bikerumor monday mystery pic first flight bicycles

Photo from the collection of Jeff Archer of First Flight Bicycles. If you think you know what this is, post your answer in the ‘comments’ section– the correct answer will be posted there on Tuesday!

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  1. Shimano Ax brakes from the early 80’s

    First aero componentry – very ahead of its time

    Much prized by UK time triallists

    Brake blocks unique to this model and VERY hard (read impossible) to obtain

  2. btw – any pictures of the unique chainset / pedal combination?

    From memory, they had a much larger than usual spindle-diameter for the pedals

    Now I may well be making this up, but were they on an eccentric, enabling one crank to cover 170 – 175mm effective length?

  3. Shimano Dura-Ace AX brakes. I have two pair still! Not much good for stopping a bicycle, but tiny & “Aero”

  4. Shimano 600 AX brake caliper from the early 80’s

    First set of aero componentry, much prized by UK time triallists

    Unique brake block, almost impossible (no, actually impossible) to find

    Chainest also featured an oversized hoel for the dedicated pedal

    I may be making this up – was there an eccentric to allow one crank length serve an equivalent 170 – 175mm effective length?

  5. Hello I’m Yarden Bar-nov from Israel and the part Is…. Campagnolo C Record Delta brake without the front cover.

  6. Definitly Shimano AX, came both as Dura Ace and 600er. DA much rarer, brake pads are impossible to find but todays Swisstop can be shortend to match. Found a complete groupset and equipped an old Gios Torino Aerodynamico with it to rebuild of a late 70’s early 80’s aero bike :-). I have another complete groupset if someone is interested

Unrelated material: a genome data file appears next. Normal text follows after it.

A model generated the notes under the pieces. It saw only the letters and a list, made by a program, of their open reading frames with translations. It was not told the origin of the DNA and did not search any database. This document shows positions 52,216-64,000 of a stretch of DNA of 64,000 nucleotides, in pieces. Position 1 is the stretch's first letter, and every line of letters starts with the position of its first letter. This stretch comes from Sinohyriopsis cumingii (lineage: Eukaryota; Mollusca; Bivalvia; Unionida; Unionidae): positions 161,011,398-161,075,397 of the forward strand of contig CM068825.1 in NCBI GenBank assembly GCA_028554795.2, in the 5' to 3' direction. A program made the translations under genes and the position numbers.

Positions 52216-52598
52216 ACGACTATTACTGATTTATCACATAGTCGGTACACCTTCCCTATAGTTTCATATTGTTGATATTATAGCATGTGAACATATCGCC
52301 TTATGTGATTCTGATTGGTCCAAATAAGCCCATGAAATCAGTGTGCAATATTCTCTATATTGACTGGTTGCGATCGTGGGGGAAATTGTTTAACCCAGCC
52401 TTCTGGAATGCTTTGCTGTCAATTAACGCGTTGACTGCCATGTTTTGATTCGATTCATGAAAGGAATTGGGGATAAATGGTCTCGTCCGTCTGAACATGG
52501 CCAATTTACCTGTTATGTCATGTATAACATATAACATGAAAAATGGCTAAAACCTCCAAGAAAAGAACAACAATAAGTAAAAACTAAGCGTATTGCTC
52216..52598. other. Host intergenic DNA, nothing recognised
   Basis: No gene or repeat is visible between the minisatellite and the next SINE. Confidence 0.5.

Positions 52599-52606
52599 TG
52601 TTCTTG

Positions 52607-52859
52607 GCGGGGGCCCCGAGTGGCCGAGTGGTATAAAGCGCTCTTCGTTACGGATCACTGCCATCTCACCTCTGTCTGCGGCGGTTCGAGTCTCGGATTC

7. If I remember correctly the crank pedal combo featured a large whole in the crank and a pedal with a dropped platform. It put the sole of the shoe below the center of the pedal axle. I believe they were popular with Alexi Grewal even after their day had passed.

  8. The crank was called DynaDrive and yes, the idea was to put the ball of the foot inline with the pedal axle by moving the pedal bearings inside the crank. This of course required a MUCH larger pedal spindle and the cranks had a much larger hole in them as a result. The AX group was a sign that the sake was flowing freely around Shimano HQ. I used to have a Lotus frame built around this group. They recessed the spoke heads, the headset had a clear plastic cover to make it more aero, they had an airfoil shaped water bottle, an airfoil shaped seatpost (requiring airfoil shaped tubing), etc. The whole thing was pretty crazy but also kind of neat to look at. BTW Lance Armstrong used one of these brakes on his Trek/Litespeed TT bike back in the Tour. The brakes were a paint to adjust, didn’t stop well, were relatively heavy, and had no less frontal area and drag than a regular sidepull. Modolo had a similar brake around this time – the Kronos – that was much lighter and much smaller. It was also a pain to install and almost completely useless for slowing down, especially if you were running a disc wheel!

  9. Yep- Shimano Dura-Ace AX brake caliper. I remember hearing Wayne Stetina calling them “death brakes”- not really effective due to the small brake pad area.

    There were a couple of the AX pieces left over when I worked at Euro-Asia Imports in the late ’80’s. Pedals, toe clips, stuff like that. I have a rear cassette hub in my collection now.

    Atganrider- yes, there was a Shimano BMX crankset from that era that had an eccentric in the oversize hole. This allowed adjustable crank length.

    Sheldon Brown’s site has scans of the 1982 catalog on his site:

What do you think?